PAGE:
1. Top tip: This is the best time to take pictures of your belly even if it isn’t showing yet. Letter Boards could be another fun and clever way to pin cute letters, but they certainly are not necessary. Taking pictures to help you document as well as understand the growth physically that turns out to be quite fascinating!
2. Telling work: With being near the end of the first trimester, you may now finally want to break the news at your workplace.
3. Gear to consider: Start to invest in a good maternity or nursing bra.. These extra supports are helpful as you enter the second trimester as it starts to grow along your belly.
4. Recipes to try: Try new recipes that are healthy and have baby-building protein.
An Endnote: 10 Weeks Pregnant Ultrasound
At the 10-week ultrasound, you reach a significant point if you’re considering first-trimester genetic testing. It’s important to note that genetic testing is entirely optional, and the choice of which tests to undergo is ultimately up to you. A genetic counselor can provide valuable guidance, taking into account your family history and individual risk factors.
Around weeks 10 to 14, you may have the nuchal translucency screening, also known as the NT Scan. This test assesses the risk of Down syndrome and various other chromosomal abnormalities in your developing fetus. It’s a painless ultrasound where the back of your baby’s neck is measured for any signs of abnormalities. Typically, the NTS is part of the “First Trimester Screen,” which combines the ultrasound results with a blood test to evaluate your risk.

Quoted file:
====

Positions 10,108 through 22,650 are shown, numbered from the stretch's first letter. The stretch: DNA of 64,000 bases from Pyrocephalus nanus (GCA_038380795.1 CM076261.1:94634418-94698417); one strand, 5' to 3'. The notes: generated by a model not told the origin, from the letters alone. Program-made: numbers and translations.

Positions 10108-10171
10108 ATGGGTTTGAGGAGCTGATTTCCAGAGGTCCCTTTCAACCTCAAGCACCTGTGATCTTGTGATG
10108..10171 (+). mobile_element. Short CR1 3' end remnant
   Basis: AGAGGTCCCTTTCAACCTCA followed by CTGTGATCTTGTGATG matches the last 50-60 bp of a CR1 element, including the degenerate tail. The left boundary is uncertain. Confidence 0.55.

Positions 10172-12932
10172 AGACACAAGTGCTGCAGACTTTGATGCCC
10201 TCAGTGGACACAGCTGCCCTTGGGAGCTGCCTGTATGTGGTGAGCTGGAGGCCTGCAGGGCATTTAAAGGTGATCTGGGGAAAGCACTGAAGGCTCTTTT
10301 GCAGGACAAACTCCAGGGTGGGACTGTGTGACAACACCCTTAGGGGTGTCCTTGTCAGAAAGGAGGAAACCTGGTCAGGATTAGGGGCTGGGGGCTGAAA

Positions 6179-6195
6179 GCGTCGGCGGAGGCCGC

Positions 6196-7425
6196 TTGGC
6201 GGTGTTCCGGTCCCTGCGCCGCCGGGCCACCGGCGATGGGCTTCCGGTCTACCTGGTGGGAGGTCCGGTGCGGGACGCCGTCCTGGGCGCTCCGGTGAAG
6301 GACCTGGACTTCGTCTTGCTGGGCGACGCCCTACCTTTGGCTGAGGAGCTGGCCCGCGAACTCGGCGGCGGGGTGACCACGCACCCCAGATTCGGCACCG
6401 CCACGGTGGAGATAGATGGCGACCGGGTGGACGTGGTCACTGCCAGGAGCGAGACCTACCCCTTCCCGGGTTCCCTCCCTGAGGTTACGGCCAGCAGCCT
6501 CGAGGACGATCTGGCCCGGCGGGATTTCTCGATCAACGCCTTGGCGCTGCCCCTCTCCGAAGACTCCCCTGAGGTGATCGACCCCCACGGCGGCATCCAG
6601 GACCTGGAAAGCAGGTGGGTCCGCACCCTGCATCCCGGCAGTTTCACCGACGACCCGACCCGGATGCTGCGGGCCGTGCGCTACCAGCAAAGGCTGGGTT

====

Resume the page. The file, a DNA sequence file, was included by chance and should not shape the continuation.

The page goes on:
Another option is the cell-free fetal DNA test, or non-invasive prenatal test (NIPT), which involves a blood draw at or after week 10. This test examines your blood for indications of risk related to conditions like Down syndrome, Edward Syndrome, Patau Syndrome, and other chromosomal abnormalities. In cases where you have a higher risk of a chromosomal abnormality, based on family history, risk factors, or the results of NTS or NIPT, more invasive tests such as CVS and amniocentesis can be considered.
Chorionic villus sampling (CVS), performed between weeks 10 and 13, entails using an ultrasound to determine the location of the placenta. Then, guided by ultrasound, a doctor inserts a needle either through your abdomen or your vagina during a speculum exam to collect cells from the placenta for genetic testing.
If you decide on amniocentesis, this is typically scheduled between weeks 15 and 20. If all these tests seem overwhelming, rest assured that once they are completed, you can focus on more enjoyable aspects of your pregnancy.